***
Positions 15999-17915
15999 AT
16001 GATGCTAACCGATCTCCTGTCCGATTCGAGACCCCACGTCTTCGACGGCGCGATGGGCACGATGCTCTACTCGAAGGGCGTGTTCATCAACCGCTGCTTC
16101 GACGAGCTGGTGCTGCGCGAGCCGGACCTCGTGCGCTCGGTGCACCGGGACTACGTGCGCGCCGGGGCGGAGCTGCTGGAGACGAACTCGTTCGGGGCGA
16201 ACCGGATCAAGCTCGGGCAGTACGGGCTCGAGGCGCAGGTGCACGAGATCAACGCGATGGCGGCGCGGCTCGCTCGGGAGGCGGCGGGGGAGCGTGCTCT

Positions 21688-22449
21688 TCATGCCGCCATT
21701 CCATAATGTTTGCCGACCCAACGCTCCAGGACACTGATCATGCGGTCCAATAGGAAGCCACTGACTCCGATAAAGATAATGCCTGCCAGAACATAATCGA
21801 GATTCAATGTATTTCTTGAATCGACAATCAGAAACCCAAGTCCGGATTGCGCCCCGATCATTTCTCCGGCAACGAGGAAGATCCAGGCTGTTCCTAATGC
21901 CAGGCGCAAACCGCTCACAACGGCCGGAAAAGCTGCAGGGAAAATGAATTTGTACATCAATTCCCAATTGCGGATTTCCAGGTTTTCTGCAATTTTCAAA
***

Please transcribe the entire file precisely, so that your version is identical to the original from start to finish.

Positions 15999-17915
15999 AT
16001 GATGCTAACCGATCTCCTGTCCGATTCGAGACCCCACGTCTTCGACGGCGCGATGGGCACGATGCTCTACTCGAAGGGCGTGTTCATCAACCGCTGCTTC
16101 GACGAGCTGGTGCTGCGCGAGCCGGACCTCGTGCGCTCGGTGCACCGGGACTACGTGCGCGCCGGGGCGGAGCTGCTGGAGACGAACTCGTTCGGGGCGA
16201 ACCGGATCAAGCTCGGGCAGTACGGGCTCGAGGCGCAGGTGCACGAGATCAACGCGATGGCGGCGCGGCTCGCTCGGGAGGCGGCGGGGGAGCGTGCTCT

Positions 21688-22449
21688 TCATGCCGCCATT
21701 CCATAATGTTTGCCGACCCAACGCTCCAGGACACTGATCATGCGGTCCAATAGGAAGCCACTGACTCCGATAAAGATAATGCCTGCCAGAACATAATCGA
21801 GATTCAATGTATTTCTTGAATCGACAATCAGAAACCCAAGTCCGGATTGCGCCCCGATCATTTCTCCGGCAACGAGGAAGATCCAGGCTGTTCCTAATGC
21901 CAGGCGCAAACCGCTCACAACGGCCGGAAAAGCTGCAGGGAAAATGAATTTGTACATCAATTCCCAATTGCGGATTTCCAGGTTTTCTGCAATTTTCAAA